Today's quote of the day from the Dallas News' religion blog:
â€œ[W]e don't have any problems with movie stars having more than one home. We don't have any problems with sports people having more than one home. But, boy, if you get a man of God that has more than one home, then he's got to be doing something wrong.â€
-- Creflo Dollar, one of the televangelists whose finances are under investigation by Sen. Chuck Grassley, R-Iowa. He spoke on CNN's â€œLarry King Live.â€
Frankly, I'm wondering why Hasbro didn't C&D the Scrabulous folks sooner. My favorite aspect of the story: the defense that the Scrabulous folks only make around $25,000 a month. Just one more illustration of how pricing strategy and relative scale can shape perception of a space beyond competitive exchange.
Wow, long day. Fun, though--one of the highlights was talking with a photographer about how the fear of a picture's stealing one's soul could be a metaphorical expression of how people set aside their normal identity when posing for a shot. Fifty or so of the things I intended to note today are sitting in a pile in my file cabinet, and I'm too lazy to look up the articles on the web. Still, there's one I absolutely did not want to leave behind.
It's a quote from today's NYT column by David Brooks on tax cuts and the waning of supply-side economics. The column is interesting enough to a guy for whom reading "The Way the World Works" was one of the pivotal moments of middle school (What can I say? I was a dork), but that's not why I'm writing this post. The following sentence, that's why I'm writing this post:
The entrepreneur is no longer king. The wage-earner is king.
Why does this matter? Well, as I like to say, social enterprise is not so much a movement as a metaphor--it's a rhetorical form whose popularity is in part a function of the Reagan/tech market booms. As that market recedes new modes of expression are emerging--or, more accurately, old modes of expression are re-emerging. More and more people are looking for certainty, not risk.
The ongoing sustainability (ba-dum-bump!) of social enterprise will depend on its adherents' adeptness at adapting to this environmental change.
GLASS HALF EMPTY EXTRA:
Ah, what the hey--here's another one. Scott Shane has a nice write-up of the top ten myths of entrepreneurship over at Guy Kawasaki's blog. Number 8 is one I try to hammer home whenever possible when speaking to social entrepreneurs:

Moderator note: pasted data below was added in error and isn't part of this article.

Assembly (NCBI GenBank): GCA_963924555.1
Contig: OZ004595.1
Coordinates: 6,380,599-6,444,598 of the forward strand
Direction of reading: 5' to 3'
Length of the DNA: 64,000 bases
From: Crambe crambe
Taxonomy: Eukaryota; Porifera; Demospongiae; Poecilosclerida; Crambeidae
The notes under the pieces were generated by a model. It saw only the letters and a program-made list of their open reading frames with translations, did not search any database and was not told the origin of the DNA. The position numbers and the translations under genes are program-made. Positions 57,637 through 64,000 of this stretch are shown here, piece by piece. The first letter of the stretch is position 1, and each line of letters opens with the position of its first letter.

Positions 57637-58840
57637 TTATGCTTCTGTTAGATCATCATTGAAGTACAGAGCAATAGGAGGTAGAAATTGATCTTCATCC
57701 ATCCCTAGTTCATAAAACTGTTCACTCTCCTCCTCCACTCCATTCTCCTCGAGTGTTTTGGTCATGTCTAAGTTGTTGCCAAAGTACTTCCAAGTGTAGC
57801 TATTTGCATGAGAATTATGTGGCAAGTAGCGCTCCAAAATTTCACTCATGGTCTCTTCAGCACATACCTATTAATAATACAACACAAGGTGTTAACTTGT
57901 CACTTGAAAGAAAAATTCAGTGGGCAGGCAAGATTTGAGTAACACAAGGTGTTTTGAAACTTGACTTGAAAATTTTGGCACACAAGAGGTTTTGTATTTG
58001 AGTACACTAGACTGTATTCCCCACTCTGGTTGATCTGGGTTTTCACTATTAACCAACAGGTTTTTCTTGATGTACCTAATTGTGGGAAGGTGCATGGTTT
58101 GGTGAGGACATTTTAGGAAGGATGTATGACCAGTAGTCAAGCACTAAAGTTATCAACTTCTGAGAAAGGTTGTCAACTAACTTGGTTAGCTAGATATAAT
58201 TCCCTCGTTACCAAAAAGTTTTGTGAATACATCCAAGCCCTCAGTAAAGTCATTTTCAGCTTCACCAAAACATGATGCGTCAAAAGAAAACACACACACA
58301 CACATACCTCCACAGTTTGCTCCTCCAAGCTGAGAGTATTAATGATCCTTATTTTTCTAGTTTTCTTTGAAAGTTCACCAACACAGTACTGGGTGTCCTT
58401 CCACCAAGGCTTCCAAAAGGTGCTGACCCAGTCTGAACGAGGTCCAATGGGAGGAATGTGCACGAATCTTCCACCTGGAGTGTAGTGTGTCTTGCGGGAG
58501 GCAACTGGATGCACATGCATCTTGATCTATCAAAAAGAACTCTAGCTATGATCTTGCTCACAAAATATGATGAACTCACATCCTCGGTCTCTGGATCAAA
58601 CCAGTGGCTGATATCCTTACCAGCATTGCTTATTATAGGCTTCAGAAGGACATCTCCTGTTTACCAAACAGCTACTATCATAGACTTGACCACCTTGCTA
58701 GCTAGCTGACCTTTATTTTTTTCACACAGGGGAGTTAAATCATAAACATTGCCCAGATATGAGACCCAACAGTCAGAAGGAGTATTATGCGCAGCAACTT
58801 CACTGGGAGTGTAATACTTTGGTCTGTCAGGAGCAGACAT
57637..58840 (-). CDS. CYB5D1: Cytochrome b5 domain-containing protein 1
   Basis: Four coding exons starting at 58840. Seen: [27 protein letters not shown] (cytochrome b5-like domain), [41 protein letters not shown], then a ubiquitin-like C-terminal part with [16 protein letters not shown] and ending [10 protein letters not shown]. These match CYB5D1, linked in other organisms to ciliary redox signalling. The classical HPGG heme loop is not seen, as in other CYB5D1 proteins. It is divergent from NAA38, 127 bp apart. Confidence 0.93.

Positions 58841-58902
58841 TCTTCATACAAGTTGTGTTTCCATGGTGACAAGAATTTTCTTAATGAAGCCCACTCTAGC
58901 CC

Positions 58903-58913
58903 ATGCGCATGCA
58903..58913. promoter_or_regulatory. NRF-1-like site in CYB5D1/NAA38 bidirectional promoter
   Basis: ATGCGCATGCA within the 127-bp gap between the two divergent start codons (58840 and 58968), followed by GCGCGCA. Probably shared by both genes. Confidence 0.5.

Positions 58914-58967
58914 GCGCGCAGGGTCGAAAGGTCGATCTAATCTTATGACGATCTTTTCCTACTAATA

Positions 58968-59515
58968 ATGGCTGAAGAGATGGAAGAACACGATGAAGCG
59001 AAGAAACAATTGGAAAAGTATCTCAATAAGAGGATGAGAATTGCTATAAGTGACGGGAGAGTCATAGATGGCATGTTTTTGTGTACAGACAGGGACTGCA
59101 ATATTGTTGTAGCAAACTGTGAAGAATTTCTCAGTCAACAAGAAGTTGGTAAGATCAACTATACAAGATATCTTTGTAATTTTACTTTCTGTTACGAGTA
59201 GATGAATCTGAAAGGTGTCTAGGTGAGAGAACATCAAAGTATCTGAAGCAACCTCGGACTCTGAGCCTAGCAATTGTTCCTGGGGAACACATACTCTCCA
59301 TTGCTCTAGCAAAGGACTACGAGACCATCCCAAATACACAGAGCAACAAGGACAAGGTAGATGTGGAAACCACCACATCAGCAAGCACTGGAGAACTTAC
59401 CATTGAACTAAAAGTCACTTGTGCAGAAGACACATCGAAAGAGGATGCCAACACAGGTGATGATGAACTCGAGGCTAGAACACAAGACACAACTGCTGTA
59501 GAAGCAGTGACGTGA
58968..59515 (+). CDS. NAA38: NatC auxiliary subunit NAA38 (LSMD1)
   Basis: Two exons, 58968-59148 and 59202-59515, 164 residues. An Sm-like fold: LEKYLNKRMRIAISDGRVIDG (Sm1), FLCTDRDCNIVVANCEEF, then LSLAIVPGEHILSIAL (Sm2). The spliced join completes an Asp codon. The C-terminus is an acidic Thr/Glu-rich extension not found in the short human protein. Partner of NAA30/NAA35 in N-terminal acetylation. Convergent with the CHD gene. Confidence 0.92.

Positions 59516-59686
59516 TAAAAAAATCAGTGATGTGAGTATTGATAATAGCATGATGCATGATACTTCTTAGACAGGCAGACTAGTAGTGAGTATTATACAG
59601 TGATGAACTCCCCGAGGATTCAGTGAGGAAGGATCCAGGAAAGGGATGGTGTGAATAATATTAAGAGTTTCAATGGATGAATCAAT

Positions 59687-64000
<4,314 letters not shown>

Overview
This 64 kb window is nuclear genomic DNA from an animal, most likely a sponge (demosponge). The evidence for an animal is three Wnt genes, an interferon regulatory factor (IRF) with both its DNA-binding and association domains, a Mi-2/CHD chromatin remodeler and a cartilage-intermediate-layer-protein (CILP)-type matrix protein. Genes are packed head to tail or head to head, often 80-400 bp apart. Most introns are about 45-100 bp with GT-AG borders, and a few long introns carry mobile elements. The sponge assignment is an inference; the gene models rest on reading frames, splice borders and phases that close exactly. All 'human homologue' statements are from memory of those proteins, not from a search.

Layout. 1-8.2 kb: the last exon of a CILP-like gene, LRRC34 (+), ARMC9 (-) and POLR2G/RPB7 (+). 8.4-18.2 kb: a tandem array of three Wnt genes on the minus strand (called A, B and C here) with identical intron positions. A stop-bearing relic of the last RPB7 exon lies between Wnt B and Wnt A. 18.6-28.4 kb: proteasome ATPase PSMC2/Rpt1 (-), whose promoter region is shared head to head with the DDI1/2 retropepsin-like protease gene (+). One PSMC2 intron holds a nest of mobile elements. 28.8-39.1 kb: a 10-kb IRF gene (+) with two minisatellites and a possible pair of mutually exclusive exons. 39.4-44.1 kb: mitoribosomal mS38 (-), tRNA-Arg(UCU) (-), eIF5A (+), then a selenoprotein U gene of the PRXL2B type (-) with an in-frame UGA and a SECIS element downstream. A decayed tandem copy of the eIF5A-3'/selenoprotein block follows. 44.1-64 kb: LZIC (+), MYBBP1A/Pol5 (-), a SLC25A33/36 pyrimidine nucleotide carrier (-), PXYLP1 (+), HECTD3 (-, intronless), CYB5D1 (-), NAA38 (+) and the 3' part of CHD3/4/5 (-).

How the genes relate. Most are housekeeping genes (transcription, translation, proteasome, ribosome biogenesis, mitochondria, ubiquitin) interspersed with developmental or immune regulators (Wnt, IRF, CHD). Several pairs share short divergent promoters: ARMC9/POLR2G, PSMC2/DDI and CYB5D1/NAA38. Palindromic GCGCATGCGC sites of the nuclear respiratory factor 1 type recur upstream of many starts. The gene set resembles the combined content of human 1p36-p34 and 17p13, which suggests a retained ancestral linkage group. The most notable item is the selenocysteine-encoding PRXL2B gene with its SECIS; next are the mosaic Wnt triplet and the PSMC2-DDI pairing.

Most entrepreneurs are successful financially.
Sorry, this is another myth. Entrepreneurship creates a lot of wealth, but it is very unevenly distributed. The typical profit of an owner-managed business is $39,000 per year. Only the top ten percent of entrepreneurs earn more money than employees. And the typical entrepreneur earns less money than he otherwise would have earned working for someone else.
If it's true for pure profit players, it's doubly true for folks trying to generate profits in areas of the economy traditionally seen as low return. More on what scale-free networks mean for social enterprise is coming soon.
I've been busy in deadline stuff, so while I was hoping to continue to engage some revealing news and interesting discussions on places such as MetaTalk, GiftHub, & Tactical Philanthropy, I'm reduced to a 30-second fun Flickr grab.
Like this example of corporate social responsibility from the UK. Excellent cause and all, but I'm not sure that the best sign of success for prostates is thumbs up . . .
In the aftermath of l'affaire Givewell, Gifthub and MetaTalk have been engaged in a lively chat re online interaction and philanthropy.
This morning Phil posted a provocative on how satire and parable keep the wayward self in check. This discussion reminds me of Marshall McLuhan's observations on roles and humor in the contemporary media economy.
As McLuhan noted, jobs and goals have morphed into roles, as we now assume an array of diverse identities adapted to various media environments. The roles of artist and clown are similar in they each stand perpendicular to the environments in which they're immersed. Humor in particular plays a valuable role in exposing hidden assumptions and providing a forum for otherwise unaccepted thoughts. It's public relations not in the sense of craven advertising but providing a medium for multiple roles to relate--outsiders can express grievance without penalty and insiders can learn what they're doing wrong.